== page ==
I poked around a little more; looks like this company is over 100 years old: https://www.scottautomation.com/our-...y/our-history/

    That explains a lot. An old, firmly entrenched, publicly-traded company would be a reasonable candidate to profit from the long-term financing probably necessary for an operation like this.

    Looks like they were even early manufacturers for Whirlpool?


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    Quote Originally Posted by Jon View Post
    Are they X-raying the lamb carcasses and then feeding that X-ray data to CNC machines to determine the cuts? I had no idea this is how it's done.
    Many sorting and orienting machines do the same using visual spectrum, rather than X-ray, data so it makes sense. It says a lot about the speed of modern computer systems. Of course, it's helped a bit by the fact that it's looking at a single entity, the carcass, always hanging in the same general orientation. Still the amount of data processing and decision-making being done in a second or two is staggering.
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    IMO the only part of this that looks to be time consuming is the periodic sanitation. There's nothing here that needed to be invented. Technically speaking, this thing was built with off the shelf parts. The only proprietary invention, or intellectual property that I can see would be the g-code running the computers, everything else is pretty much LEGO parts and a few custom bent stainless steel rods.

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    Yes the Xrays do that and it is fully automatic.
    Some more interesting viewing on these links below. The Australian testimonial link shows that there are still lots of people employed on the line. Payback time is 16 months for a plant that processes 750,000 carcasses (per year I presume).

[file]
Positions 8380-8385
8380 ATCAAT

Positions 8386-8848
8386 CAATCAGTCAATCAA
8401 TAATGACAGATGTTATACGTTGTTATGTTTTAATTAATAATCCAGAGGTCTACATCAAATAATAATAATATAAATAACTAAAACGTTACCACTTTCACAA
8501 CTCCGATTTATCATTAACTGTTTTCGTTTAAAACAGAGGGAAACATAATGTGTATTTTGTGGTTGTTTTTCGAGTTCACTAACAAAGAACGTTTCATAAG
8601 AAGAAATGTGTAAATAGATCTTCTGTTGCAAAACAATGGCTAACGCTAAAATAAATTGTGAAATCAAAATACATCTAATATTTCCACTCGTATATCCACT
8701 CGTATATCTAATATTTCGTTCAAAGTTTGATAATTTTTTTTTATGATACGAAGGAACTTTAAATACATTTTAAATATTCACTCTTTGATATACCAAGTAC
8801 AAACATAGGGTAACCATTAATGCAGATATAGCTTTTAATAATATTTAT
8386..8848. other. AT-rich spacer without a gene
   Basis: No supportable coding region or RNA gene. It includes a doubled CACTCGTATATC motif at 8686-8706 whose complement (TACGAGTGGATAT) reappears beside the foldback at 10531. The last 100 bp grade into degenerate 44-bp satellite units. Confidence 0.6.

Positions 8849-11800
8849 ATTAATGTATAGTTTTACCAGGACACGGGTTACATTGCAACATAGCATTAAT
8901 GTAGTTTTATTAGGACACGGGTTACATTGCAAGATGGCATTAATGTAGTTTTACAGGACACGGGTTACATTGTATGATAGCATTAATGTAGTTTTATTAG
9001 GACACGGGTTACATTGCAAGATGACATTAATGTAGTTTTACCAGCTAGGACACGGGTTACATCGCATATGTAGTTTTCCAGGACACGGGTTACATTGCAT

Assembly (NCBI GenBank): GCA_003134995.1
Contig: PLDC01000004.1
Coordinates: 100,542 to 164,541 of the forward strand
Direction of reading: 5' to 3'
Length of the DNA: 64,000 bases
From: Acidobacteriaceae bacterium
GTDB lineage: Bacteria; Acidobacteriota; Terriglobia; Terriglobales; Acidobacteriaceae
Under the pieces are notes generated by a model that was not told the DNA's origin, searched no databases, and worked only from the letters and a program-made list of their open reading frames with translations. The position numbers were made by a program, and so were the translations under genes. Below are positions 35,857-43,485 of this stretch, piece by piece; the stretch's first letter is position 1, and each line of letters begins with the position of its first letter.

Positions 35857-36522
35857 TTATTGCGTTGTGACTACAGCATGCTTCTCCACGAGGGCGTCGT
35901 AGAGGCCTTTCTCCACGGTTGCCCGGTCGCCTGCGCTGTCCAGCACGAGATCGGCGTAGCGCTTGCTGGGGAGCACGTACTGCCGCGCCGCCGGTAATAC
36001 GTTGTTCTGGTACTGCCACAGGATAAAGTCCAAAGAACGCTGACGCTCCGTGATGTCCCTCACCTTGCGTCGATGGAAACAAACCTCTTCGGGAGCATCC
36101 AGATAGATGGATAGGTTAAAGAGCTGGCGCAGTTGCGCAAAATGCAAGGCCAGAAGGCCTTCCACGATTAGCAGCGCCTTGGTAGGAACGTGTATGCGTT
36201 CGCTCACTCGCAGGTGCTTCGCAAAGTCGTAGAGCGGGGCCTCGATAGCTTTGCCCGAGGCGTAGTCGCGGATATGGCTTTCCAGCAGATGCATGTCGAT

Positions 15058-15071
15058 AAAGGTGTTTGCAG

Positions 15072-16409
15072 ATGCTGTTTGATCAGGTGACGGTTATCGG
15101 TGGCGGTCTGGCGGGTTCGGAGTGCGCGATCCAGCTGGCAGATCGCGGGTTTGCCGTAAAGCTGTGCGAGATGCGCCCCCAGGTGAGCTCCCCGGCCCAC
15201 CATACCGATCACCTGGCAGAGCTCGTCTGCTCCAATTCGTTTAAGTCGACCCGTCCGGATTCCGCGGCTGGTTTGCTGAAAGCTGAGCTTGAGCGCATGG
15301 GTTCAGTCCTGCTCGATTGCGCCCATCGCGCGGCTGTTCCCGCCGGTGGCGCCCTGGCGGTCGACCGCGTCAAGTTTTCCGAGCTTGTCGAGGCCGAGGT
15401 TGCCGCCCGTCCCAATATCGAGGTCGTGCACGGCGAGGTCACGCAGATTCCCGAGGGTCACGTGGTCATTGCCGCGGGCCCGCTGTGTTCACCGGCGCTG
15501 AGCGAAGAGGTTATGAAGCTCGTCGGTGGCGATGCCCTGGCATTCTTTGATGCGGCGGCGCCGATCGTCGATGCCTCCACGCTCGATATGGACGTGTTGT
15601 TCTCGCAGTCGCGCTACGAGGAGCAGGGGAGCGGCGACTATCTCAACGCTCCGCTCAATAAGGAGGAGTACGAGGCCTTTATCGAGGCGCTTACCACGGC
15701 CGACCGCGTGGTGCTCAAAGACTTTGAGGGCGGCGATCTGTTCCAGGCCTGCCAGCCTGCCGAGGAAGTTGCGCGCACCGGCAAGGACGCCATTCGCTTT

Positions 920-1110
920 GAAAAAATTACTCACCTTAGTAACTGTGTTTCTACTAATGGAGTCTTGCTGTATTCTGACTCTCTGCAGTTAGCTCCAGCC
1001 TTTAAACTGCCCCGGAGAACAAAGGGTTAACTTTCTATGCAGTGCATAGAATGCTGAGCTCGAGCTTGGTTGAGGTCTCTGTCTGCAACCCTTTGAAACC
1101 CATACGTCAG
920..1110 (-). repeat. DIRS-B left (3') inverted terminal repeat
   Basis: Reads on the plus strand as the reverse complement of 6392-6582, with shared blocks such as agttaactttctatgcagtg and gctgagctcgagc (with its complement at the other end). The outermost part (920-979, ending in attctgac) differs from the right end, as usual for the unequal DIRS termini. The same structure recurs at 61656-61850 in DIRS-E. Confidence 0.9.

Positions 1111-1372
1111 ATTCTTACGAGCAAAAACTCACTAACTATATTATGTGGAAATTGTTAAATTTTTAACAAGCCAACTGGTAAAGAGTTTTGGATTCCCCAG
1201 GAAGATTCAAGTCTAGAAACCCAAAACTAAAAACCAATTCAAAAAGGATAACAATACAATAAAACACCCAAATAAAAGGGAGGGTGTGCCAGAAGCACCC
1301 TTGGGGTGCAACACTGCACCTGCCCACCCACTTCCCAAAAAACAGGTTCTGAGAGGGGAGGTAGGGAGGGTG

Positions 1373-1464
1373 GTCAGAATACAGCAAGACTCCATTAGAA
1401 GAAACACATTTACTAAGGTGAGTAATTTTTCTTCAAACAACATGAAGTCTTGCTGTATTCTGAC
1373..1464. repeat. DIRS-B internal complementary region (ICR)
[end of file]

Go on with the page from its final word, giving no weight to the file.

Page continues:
I can find nothing on how the plant is cleaned but there is another clip on the Scott website showing the knife entering a box to be steam cleaned after every cut.

    https://www.popsci.com/technology/ar...ed-lamb-boning
    https://www.scottautomation.com/news...imonial-video/
    https://www.scottautomation.com/asse...re-English.pdf

    There are some cooperative meat processing plants in NZ but most are owned by private companies. Farmers pay to transport their sheep to the Works and pay for them to be killed, inspected and processed, and are then paid by weigh at the end of the process. Farmers do not necessarily send their animals to the nearest meat works. There is competition between meat works, and they will consider prices being offered, transport costs, killing costs etc, and send their animals to the works likely to give them the best return. Sometimes this means that instead of transporting their stock 20 miles to the nearest meat works, they will transport them 100 miles for a better return. For example the return to the farmer from a sheep worth $150 will be $150 less transport, less killing and processing costs, less rejected failed inspection carcasses, less downgraded costs (too much fat etc), and the farmer gets what is left over. It is not a particularly good system for the farmer. Sheep/Lamb killing is seasonal and only lasts about 6 months then the workers become unemployed. They have special tax rates and welfare payments to cover this downtime. Incidentally I understand that around 90% of the sheep meat killed in NZ is is done with modern equipment but under Halal supervision because the markets demand it. Us ordinary infidels get to eat it whether we approve of it or not. I am fairly certain that meat cut on these chains goes to the export market. It is common to get band sawed lamb on the NZ market that looks like it has been attacked by an axe murderer.